EUROPE: Rail sector associations CER, EIM, ERFA, UIP, UIRR and UNIFE have welcomed a political initiative to encourage the evolution of environmentally-friendly transport, following an informal meeting of Transport and Environment ministers in Graz, organised by the current Austrian Presidency of the EU Council.
During the meeting on October 29-30, the ministers adopted the so-called Graz Declaration, which is intended to signal a new political commitment to promoting a ‘Green Deal for Europe’, in line with the EU’s commitments under the Paris Climate Agreement. While noting that several ‘mobility packages, incentives and regulations’ had been launched to reduce the environmental impact of transport, the declaration emphasises that ‘further ambitious policies are needed for clean mobility and transport’ in order to achieve the previously-agreed objectives.
In the rail sector, the ministers agreed ‘to develop actions’ that would complete the TEN-T core network, increase the ‘efficiency and attractiveness’ of rail by removing barriers to interoperability, and strengthen digitalisation and automation.
In their joint response on November 7, the associations argue that ‘rail has a central role to play in providing environment and climate-friendly transport and helping Europe meet its sustainability challenges’, as ‘the greenest and safest mode of land transport’. Reaffirming their strong support for the EU objectives, the associations said that the European rail sector was ‘committed to delivering a modern rail system that responds to customer needs’. With rail ‘under pressure from fast-paced technological developments and environmental efforts in the other transport modes’, the sector was ‘determined to maintain rail transport at the forefront of the green agenda and to continuously build on our strong safety record’.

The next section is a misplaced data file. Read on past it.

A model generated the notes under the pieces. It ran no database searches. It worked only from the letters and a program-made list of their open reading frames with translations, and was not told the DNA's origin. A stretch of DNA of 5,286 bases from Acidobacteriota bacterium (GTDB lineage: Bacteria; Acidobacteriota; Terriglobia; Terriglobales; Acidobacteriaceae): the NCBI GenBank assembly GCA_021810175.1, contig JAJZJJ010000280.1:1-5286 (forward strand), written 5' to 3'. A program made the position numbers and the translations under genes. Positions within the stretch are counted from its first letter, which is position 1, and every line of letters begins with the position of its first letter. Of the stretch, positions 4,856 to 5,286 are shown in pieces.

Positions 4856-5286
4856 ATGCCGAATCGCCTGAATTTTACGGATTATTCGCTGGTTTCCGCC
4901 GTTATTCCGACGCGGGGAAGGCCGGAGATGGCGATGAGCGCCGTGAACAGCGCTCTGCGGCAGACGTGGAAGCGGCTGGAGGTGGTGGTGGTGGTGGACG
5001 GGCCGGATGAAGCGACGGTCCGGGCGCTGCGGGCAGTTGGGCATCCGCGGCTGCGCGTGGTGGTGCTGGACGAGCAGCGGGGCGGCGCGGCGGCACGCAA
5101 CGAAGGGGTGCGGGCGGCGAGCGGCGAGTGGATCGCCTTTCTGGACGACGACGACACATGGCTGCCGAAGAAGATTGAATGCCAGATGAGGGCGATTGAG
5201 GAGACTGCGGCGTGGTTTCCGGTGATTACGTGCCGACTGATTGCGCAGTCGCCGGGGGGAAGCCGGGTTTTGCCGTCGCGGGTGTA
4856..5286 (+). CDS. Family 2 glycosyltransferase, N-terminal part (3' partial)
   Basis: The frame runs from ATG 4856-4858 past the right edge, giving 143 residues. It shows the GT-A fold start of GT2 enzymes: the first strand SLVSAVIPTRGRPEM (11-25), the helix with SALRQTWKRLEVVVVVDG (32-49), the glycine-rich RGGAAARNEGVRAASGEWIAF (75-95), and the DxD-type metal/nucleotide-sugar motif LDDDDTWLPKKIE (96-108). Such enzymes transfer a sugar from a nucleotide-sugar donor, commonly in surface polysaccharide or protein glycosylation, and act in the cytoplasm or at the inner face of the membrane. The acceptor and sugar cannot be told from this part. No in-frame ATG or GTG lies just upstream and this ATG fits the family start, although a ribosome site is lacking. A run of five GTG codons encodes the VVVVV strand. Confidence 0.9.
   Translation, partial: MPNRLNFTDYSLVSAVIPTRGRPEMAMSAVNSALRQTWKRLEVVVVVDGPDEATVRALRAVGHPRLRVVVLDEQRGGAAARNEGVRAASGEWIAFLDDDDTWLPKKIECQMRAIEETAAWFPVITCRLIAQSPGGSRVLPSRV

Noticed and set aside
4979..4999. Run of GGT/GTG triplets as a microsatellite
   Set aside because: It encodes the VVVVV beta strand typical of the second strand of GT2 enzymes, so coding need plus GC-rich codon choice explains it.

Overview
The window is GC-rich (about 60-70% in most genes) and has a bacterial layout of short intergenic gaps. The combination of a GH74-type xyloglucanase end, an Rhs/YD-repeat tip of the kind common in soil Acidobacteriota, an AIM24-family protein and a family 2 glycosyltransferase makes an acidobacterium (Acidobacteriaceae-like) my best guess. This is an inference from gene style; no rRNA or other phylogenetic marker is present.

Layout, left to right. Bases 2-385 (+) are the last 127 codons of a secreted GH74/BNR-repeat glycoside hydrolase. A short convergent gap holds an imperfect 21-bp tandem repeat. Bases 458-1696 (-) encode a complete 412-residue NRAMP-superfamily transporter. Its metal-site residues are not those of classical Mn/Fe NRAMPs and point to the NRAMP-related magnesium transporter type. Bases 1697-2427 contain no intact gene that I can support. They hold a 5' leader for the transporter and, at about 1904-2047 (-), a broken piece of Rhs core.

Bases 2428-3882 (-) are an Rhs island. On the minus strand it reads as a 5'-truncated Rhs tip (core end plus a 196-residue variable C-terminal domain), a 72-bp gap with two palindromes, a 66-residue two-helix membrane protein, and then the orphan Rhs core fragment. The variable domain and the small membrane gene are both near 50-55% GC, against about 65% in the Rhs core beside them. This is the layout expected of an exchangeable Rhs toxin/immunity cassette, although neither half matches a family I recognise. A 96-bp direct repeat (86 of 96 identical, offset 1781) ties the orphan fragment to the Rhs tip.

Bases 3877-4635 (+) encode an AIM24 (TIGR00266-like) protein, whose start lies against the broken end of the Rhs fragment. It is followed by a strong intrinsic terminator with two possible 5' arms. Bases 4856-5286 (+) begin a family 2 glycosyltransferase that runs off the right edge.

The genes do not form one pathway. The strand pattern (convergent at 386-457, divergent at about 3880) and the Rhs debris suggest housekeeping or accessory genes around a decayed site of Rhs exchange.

Nevertheless, the associations argue that more support is needed ‘at all levels – local, regional, national and European’, in order to maximise rail’s full potential as ‘a backbone of a sustainable mobility in Europe’. In particular, they believe that ‘the success of the EU low-emission policy, getting more goods off road and onto rail, depends on strategic investments in rail and multimodal infrastructure, a level playing field for all modes of transport, the removal of national barriers to the Single European Railway Area and efforts to enhance rail’s performance, by promoting digitalisation and use of standardised data and interfaces to address cost and quality issues.’